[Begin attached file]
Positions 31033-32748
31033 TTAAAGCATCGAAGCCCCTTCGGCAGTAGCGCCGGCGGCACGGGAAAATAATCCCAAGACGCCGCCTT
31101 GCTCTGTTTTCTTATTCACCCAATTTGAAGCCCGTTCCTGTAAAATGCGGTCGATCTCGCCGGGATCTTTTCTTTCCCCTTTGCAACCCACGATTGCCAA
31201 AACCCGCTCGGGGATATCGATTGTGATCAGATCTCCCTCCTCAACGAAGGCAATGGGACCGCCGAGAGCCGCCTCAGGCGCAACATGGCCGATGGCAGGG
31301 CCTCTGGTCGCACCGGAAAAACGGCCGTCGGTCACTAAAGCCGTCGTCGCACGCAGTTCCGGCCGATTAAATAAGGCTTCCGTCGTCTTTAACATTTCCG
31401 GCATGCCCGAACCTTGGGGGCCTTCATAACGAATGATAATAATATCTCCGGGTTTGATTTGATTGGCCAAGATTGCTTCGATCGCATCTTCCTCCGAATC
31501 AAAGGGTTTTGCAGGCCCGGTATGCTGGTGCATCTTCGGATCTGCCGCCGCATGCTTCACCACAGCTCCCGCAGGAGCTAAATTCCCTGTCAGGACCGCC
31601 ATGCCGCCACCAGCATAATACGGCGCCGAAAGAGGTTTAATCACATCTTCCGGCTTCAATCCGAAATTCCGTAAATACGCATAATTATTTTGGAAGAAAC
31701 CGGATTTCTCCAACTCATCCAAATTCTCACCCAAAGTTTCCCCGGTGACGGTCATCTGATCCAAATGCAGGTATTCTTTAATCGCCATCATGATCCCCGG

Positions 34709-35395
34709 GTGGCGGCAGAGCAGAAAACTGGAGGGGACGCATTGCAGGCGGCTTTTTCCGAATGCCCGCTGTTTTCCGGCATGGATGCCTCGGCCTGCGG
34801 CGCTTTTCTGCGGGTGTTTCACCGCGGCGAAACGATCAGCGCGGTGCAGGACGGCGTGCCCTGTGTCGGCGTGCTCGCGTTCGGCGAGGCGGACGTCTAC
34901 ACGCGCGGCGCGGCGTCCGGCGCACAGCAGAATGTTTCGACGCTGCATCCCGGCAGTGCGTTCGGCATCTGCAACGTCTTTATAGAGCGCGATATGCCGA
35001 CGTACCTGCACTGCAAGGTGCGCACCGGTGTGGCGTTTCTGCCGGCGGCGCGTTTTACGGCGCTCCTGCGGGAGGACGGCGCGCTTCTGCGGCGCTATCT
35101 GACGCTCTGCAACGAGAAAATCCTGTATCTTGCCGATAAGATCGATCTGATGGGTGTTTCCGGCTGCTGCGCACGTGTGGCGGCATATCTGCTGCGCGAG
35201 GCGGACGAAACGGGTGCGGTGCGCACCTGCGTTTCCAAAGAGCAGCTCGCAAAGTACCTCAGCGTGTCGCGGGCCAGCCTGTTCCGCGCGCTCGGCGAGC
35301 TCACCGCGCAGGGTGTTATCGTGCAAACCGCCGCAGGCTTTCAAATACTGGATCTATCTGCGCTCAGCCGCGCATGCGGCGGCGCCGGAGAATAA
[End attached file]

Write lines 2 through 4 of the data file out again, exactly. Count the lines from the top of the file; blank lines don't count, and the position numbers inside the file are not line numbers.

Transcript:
31033 TTAAAGCATCGAAGCCCCTTCGGCAGTAGCGCCGGCGGCACGGGAAAATAATCCCAAGACGCCGCCTT
31101 GCTCTGTTTTCTTATTCACCCAATTTGAAGCCCGTTCCTGTAAAATGCGGTCGATCTCGCCGGGATCTTTTCTTTCCCCTTTGCAACCCACGATTGCCAA
31201 AACCCGCTCGGGGATATCGATTGTGATCAGATCTCCCTCCTCAACGAAGGCAATGGGACCGCCGAGAGCCGCCTCAGGCGCAACATGGCCGATGGCAGGG